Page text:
There are going to be times in which you may feel challenged by communication from your students. It may be a result of a student who wants attention, doesn't know how to express their feelings appropriately, cannot ask for assistance properly, or any other number of reasons. There's a strategy I've been using, and perhaps it will help you as well. It's a way of releasing your negative reactions, in a safe and productive manner, so these feeling do not build up within you.
What I do is open up a Word document and type out the response I'd like to send. It would be my reactive response, if I could say anything I want in reply to the student. Then I read it aloud and delete the document. It is really quite freeing to get it out, as a means of dealing first with my own emotions. Then I can go back and address the student's message in a calm and rational manner. Even if I still have to give myself time to process the message and anything requested, at least I've taken care of my reactive response first, before I attempt to create an actual reply.
Strategy Three: Connect with a Colleague.
Another lesson I've learned through time and experience is the value in connecting with my colleagues. If I am attempting to address a challenging student, it is very likely a colleague of mine has been in this same situation, or something similar. Whether or not they have doesn't even matter as it's the ability connect with and share the experience that is most helpful. It's similar to writing out the reactive reply and discarding it. You have an ability to express what you are feeling to someone who can relate, and just as important, someone who can offer guidance as to how this situation might be best addressed. I'm fortunate to work with a manager who is someone I can speak with about student situations, while receiving guidance and support.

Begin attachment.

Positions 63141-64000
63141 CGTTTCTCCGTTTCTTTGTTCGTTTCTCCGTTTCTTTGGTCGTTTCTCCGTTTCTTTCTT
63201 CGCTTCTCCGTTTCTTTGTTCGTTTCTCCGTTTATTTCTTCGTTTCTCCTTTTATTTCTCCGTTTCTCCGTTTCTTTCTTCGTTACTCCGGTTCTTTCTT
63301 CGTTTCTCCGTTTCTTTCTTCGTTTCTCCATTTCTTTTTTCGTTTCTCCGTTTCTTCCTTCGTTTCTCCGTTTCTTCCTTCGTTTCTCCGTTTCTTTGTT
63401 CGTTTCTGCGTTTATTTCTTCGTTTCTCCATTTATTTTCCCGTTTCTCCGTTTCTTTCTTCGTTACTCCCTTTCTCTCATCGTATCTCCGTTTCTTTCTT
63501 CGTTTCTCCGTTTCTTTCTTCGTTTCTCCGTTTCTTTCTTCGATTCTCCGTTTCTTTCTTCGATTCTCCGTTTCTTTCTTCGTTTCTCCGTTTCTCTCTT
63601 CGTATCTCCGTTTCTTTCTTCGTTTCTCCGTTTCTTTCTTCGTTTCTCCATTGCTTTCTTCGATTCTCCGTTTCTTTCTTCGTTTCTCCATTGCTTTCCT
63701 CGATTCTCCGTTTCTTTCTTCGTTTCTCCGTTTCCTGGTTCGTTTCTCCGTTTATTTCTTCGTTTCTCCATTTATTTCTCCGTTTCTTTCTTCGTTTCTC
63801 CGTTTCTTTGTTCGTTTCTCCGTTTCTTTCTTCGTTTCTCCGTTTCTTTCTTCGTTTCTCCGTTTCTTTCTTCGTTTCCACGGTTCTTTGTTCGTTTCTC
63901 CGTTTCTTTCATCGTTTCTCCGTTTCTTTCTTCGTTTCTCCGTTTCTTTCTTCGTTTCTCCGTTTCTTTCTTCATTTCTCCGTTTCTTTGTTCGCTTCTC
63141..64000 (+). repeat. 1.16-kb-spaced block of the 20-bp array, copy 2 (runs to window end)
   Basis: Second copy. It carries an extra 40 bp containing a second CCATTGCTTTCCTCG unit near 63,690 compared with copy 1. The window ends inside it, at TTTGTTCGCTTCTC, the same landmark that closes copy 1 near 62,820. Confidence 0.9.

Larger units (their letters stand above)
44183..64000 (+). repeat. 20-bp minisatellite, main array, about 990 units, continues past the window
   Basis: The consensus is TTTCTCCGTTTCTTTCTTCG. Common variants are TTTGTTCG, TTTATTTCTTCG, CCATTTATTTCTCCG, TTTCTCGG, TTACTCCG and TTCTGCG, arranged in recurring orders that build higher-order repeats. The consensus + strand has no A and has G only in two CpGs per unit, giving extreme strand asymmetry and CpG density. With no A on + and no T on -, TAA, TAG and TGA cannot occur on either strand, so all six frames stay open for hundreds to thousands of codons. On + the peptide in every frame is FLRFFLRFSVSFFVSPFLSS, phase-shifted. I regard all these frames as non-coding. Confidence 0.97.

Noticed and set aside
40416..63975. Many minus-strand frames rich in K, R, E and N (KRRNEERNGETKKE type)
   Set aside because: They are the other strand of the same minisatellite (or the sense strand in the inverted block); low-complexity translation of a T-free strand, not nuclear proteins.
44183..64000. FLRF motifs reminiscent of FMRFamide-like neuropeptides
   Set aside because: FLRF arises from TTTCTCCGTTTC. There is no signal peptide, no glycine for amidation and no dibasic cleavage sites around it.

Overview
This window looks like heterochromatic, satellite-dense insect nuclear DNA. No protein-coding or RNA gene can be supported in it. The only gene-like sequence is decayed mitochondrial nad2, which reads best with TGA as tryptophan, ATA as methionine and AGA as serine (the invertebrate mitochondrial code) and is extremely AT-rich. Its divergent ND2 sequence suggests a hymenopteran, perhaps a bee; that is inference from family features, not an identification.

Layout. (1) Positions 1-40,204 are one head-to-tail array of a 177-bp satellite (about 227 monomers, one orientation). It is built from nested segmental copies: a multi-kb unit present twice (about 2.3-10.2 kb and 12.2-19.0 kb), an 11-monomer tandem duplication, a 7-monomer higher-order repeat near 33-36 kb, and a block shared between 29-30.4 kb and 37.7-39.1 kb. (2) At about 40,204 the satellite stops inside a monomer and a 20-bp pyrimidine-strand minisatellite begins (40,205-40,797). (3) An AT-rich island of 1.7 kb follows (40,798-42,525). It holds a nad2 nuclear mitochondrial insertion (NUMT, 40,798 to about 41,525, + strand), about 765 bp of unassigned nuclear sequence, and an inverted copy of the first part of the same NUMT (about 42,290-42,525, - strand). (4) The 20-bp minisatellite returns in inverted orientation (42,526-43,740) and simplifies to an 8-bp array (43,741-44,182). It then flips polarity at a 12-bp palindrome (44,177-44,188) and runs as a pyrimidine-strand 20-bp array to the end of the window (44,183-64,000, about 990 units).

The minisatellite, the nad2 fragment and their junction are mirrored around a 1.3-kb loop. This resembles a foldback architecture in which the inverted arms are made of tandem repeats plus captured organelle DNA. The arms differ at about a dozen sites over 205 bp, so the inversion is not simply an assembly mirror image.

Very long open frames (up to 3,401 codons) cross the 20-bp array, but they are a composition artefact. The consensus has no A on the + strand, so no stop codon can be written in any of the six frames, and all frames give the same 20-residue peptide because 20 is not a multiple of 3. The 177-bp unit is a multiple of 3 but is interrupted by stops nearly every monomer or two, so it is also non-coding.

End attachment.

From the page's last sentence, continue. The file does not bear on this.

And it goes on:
Strategy Four: Manage Your Self-Care.
The ability to demonstrate patience with students is a matter of maintaining a positive frame of reference. In order to do this on a consistent basis, you should think about how you are managing your self-care. If you are feeling run-down and worn out, these feelings can work against the best of your intentions. One aspect of my self-care I pay close attention to each week is ensuring I am getting enough sleep. I also allocate downtime during the week, to unplug from technology and prepare for the next day. Even if you allocate just a few minutes downtime, it does help your state of mind.
The strategies you choose will help you feel renewed, and it will also ensure your disposition is well-maintained. Whatever your state of mind may be at the time of your communication, it will be reflected within your communication. With online communication it will be experienced through a perceived tone. Without realizing it, you are selecting words based upon your current mood or state of mind. That's the challenge of communicating without seeing students face-to-face, and why you should be concerned about how you feel while you are involved in the process. This is not to state you have to be perfect, just prepared for the best and possibly worst forms of communication from your students.
You Do Have Time to Help Students Persist